Study: Women Are Less Attracted to Men Who Have Cats In Their Dating Profile Pics

Cats can ruin a relationship before it even gets started, according to science.
Cats can ruin a relationship before it even gets started, according to science.
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Numerous strategies and tips exist for putting your best foot forward in an online dating profile. You should be seen with friends, enjoying the outdoors, and maybe in a snapshot with your beloved pooch. But if you’re a man seeking a woman, it might be inadvisable to post a picture of you and your cat.

That’s the conclusion of researchers at Colorado State University and Boise State University, who published their findings in the journal Animals. In two surveys, more than 1300 heterosexual women aged 18 to 24 were shown photos of two men, aged 20 and 21, who posed for photos with and without a cat in their arms. In a questionnaire, the women assessed the men on perceived attributes like personality, masculinity, femininity, and “dateability.”

Cradling a cat had a negative impact across the board. In the first survey, when one of the men was feline-free, 38 percent of 708 respondents said they were likely or very likely to be receptive to a casual dating dynamic. A serious relationship was on the table for 37 percent. But with the cat in the picture, those warm feelings dropped to just 33 percent. Women who responded they would never be interested rose from 9 percent after viewing non-cat images to 14 percent when a furry friend appeared.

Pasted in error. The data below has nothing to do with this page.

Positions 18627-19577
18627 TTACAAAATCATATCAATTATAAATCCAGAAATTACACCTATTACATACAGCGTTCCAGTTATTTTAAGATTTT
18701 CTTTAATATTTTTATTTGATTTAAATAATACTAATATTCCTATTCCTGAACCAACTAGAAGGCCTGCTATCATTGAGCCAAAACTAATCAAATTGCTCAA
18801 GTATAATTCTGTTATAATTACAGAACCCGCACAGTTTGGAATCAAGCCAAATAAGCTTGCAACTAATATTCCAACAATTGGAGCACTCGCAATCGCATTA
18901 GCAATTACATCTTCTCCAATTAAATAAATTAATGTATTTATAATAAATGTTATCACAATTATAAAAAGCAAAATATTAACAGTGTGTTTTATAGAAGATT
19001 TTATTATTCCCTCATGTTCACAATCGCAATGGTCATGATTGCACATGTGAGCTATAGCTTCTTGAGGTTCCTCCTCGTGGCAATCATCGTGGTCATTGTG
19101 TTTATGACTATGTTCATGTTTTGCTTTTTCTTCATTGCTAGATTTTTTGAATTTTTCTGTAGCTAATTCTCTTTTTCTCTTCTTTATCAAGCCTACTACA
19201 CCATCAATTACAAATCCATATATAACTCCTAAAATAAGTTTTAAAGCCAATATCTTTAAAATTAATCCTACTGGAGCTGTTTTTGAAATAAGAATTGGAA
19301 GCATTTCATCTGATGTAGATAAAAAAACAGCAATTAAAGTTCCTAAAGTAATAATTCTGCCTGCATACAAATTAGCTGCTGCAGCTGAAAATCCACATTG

The man in the other survey fared no better, with 40 percent of 680 respondents uninterested in a date when he was alone compared to 45 percent when he was holding his pet. A serious relationship was a no-go for 41 percent of women, with the number rising to 45 percent when presented with the man and his cat.

Ultimately, the women found the photos of men with cats to signal the men were more neurotic, less masculine, and less desirable from a dating standpoint. But nearly half of respondents self-identified as dog lovers, which might indicate some pet biases are at work.